For a constant 60 fps when playing at 1080p, the best GPU is the GeForce GTX 1060 or the GeForce GTX 1060 Max-Q. The Max-Q variant is maybe 5 to 15 percent slower than the full GTX 1060, but it consumes less power. It also shaves off some cost. That said, both GPUs are great for playing at Very High to Ultra settings.
At this performance level, most laptops are dedicated gaming notebooks. (Some exceptions do exist, like the Dell XPS 15 and its GTX 1050.) The prices and screen sizes range widely: You’ll find everything from Dell’s budget-friendly 15.6-inch Inspiron with a GTX 1060 Max-Q for $900 to Alienware’s luxurious 13.3-inch laptop with a GTX 1060 and an OLED display for $1,800.
The portability of these laptops have a fairly wide variety, too. Gaming laptops with this class of GPU can be as thin and light as general-purpose laptops: MSI’s GS63VR packs a GTX 1060 into a 4-pound frame.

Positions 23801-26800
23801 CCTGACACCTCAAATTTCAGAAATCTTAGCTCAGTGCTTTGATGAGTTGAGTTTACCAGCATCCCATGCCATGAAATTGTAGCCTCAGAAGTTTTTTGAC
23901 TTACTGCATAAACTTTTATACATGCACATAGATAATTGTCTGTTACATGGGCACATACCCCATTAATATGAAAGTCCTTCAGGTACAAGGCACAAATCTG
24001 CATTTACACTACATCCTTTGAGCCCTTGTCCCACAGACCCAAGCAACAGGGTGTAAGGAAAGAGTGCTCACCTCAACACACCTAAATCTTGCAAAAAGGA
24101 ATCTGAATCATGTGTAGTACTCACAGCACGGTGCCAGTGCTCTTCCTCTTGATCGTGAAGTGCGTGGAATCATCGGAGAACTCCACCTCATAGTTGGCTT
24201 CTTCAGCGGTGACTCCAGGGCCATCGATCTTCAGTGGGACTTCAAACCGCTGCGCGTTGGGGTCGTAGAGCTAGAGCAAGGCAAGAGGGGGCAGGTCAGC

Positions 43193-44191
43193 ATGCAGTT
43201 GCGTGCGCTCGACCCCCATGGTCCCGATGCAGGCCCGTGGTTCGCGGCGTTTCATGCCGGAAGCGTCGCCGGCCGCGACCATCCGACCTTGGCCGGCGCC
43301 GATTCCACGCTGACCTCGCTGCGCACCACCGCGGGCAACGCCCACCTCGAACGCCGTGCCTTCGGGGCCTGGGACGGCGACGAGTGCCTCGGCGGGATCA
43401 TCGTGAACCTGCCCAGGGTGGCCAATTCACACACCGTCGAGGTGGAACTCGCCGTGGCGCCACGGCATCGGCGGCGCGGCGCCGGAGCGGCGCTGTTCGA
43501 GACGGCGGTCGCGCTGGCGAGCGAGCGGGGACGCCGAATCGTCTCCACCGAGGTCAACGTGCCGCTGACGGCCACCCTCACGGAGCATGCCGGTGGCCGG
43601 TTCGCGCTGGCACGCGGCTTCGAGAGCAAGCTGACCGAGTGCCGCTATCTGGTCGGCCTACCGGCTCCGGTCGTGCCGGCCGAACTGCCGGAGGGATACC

Best GPU for 1440p gaming
Best: Nvidia GeForce GTX 1070 or GTX 1070 Max-Q
Expect to pay: Laptops in this range span an average of $1,700 to $2,300.
If you go up one more level to 2560x1440, you’re firmly in the range of the GeForce GTX 1070 or the GeForce GTX 1070 Max-Q. Both are great and should deliver gaming at high frame rates on newer games without issue. They should also meet the needs of 120Hz panels in most games at 1080p.
Previously, most laptops in this range were 15-inch or 17-inch notebooks that weighed a ton. With the launch of Nvidia’s Max-Q GPUs, however, you can now find slimmer options that can be easily (or at least, more easily) carried around. Examples include the Gigabyte Aero 15X and ASUS ROG Zephyrus GX501VS.
Best GPU for 4K gaming
Best: Nvidia GeForce GTX 1080 or GTX 1080 Max-Q
Expect to pay: Laptops in this range span an average of $2,700 to $3,300.